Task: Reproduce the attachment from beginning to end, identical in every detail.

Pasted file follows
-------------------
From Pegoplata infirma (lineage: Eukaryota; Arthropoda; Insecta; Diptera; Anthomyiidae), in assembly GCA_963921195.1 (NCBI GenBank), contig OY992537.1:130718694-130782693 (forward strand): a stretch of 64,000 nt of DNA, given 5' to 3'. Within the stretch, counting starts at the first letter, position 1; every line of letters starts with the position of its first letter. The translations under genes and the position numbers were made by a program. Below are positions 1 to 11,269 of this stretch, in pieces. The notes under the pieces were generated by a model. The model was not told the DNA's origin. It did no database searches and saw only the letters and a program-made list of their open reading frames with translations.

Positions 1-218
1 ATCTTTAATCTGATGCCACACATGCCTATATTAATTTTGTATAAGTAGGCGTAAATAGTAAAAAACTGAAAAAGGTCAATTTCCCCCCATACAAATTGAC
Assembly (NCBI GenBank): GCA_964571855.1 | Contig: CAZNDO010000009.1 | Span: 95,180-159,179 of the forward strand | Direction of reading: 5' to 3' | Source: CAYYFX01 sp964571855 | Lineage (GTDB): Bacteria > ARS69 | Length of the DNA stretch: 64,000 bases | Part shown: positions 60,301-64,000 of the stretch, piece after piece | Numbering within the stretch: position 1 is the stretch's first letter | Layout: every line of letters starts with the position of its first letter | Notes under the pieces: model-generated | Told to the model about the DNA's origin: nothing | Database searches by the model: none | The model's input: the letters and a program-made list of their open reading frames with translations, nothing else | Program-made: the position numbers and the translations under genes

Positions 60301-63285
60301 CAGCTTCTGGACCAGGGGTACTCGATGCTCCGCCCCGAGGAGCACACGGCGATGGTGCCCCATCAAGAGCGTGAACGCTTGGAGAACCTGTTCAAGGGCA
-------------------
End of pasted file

From Pegoplata infirma (lineage: Eukaryota; Arthropoda; Insecta; Diptera; Anthomyiidae), in assembly GCA_963921195.1 (NCBI GenBank), contig OY992537.1:130718694-130782693 (forward strand): a stretch of 64,000 nt of DNA, given 5' to 3'. Within the stretch, counting starts at the first letter, position 1; every line of letters starts with the position of its first letter. The translations under genes and the position numbers were made by a program. Below are positions 1 to 11,269 of this stretch, in pieces. The notes under the pieces were generated by a model. The model was not told the DNA's origin. It did no database searches and saw only the letters and a program-made list of their open reading frames with translations.

Positions 1-218
1 ATCTTTAATCTGATGCCACACATGCCTATATTAATTTTGTATAAGTAGGCGTAAATAGTAAAAAACTGAAAAAGGTCAATTTCCCCCCATACAAATTGAC
Assembly (NCBI GenBank): GCA_964571855.1 | Contig: CAZNDO010000009.1 | Span: 95,180-159,179 of the forward strand | Direction of reading: 5' to 3' | Source: CAYYFX01 sp964571855 | Lineage (GTDB): Bacteria > ARS69 | Length of the DNA stretch: 64,000 bases | Part shown: positions 60,301-64,000 of the stretch, piece after piece | Numbering within the stretch: position 1 is the stretch's first letter | Layout: every line of letters starts with the position of its first letter | Notes under the pieces: model-generated | Told to the model about the DNA's origin: nothing | Database searches by the model: none | The model's input: the letters and a program-made list of their open reading frames with translations, nothing else | Program-made: the position numbers and the translations under genes

Positions 60301-63285
60301 CAGCTTCTGGACCAGGGGTACTCGATGCTCCGCCCCGAGGAGCACACGGCGATGGTGCCCCATCAAGAGCGTGAACGCTTGGAGAACCTGTTCAAGGGCA